Neither of these two proposals have gotten much traction lately, but I think we would all do well to prayerfully consider if they are a road to reunion. What are we willing to concede for the greater good of unity? Are we Catholics willing to accept a form of primacy different than that which has been practiced since Vatican I?
Sts. Peter and Andrew, pray for us!
Article printed from Divine Life – A Blog by Eric Sammons: http://ericsammons.com/blog
URL to article: http://ericsammons.com/blog/2009/12/04/what-would-catholic-orthodox-reunion-look-like/
URLs in this post:
 New hints of movement toward Vatican-Moscow ‘summit’: http://www.catholicculture.org/news/headlines/index.cfm?storyid=4781
 Vatican-Russian Relations Upgraded: http://www.zenit.org/article-27738?l=english
 Russian Orthodox publish book of Pope Benedict’s Writings: http://www.zenit.org/article-27732?l=english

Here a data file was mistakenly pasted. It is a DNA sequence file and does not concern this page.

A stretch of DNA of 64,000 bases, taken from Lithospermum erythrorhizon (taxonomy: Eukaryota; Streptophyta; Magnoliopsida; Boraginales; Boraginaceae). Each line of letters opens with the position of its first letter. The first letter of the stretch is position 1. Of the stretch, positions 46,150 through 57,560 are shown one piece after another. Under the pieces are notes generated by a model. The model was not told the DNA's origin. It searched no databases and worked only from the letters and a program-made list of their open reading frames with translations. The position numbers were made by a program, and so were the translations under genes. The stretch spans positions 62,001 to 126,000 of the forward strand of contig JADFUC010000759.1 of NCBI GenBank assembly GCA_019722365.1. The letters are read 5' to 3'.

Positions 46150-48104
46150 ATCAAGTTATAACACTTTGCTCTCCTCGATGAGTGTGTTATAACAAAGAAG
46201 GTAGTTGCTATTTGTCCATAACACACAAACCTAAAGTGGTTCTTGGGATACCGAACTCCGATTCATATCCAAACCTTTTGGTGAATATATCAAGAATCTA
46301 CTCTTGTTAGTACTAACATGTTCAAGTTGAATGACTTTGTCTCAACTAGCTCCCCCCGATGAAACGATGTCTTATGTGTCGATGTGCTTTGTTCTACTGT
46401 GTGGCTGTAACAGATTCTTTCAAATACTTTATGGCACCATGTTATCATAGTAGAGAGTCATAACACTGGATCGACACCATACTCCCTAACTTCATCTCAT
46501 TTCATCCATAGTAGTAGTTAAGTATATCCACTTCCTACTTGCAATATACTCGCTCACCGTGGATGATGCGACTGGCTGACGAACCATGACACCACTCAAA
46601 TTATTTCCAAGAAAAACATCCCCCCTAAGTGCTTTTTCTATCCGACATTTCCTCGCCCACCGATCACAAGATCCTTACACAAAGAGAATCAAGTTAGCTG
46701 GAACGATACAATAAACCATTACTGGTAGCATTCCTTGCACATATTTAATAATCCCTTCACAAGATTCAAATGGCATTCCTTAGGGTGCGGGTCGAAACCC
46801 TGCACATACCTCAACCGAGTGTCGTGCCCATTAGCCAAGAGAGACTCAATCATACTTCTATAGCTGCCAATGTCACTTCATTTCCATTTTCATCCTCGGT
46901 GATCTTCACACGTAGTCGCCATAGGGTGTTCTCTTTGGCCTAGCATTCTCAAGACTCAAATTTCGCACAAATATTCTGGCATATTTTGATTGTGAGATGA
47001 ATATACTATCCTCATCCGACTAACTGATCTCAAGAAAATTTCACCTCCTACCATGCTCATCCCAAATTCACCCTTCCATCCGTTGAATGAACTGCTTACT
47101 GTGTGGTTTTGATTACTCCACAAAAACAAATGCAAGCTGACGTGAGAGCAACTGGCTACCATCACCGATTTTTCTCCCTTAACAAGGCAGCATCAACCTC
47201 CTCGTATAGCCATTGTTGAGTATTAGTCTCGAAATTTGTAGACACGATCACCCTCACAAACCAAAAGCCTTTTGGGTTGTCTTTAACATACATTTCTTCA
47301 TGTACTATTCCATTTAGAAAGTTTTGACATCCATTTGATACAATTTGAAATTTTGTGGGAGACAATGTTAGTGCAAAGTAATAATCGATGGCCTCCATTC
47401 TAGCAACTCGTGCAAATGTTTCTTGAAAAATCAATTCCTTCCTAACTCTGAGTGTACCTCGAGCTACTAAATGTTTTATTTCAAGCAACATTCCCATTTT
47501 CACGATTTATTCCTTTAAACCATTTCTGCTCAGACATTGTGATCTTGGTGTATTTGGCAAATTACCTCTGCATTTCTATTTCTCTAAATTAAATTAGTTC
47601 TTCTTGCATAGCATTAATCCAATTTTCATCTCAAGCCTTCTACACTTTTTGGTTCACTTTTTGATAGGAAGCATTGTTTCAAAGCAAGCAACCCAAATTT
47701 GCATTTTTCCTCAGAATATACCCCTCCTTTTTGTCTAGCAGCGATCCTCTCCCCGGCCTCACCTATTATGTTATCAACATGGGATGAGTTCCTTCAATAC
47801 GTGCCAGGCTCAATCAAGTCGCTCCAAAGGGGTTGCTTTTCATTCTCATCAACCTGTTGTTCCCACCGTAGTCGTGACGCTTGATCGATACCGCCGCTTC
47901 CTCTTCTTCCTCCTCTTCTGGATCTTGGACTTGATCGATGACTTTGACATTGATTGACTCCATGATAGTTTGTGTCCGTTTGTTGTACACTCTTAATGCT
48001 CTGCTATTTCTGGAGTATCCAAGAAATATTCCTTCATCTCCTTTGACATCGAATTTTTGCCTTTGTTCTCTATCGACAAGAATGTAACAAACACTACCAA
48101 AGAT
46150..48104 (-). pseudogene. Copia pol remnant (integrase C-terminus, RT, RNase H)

Kremlin Calls…Vatican Answers: http://whispersintheloggia.blogspot.com/2009/12/kremlin-calls-vatican-answers.html
 here: http://ericsammons.com/blog/2009/09/23/laying-the-groundwork-for-reunion/
 here: http://ericsammons.com/blog/2009/10/28/some-cold-water-is-needed/
 Zoghby Initiative: http://en.wikipedia.org/wiki/Elias_Zoghby
 Principles of Catholic Theology: http://www.amazon.com/Principles-Catholic-Theology-Building-Fundamental/dp/0898702151/
 here: http://www.commonwealmagazine.org/blog/?p=5667
 here: http://eirenikon.wordpress.com/2009/11/26/are-the-ratzinger-proposal-and-zoghby-initiative-dead/
 here: http://www.imageandword.com/agc/wp-content/uploads/2009/04/are-the-ratzinger-and-zoghby-proposals-dead-20080404.pdf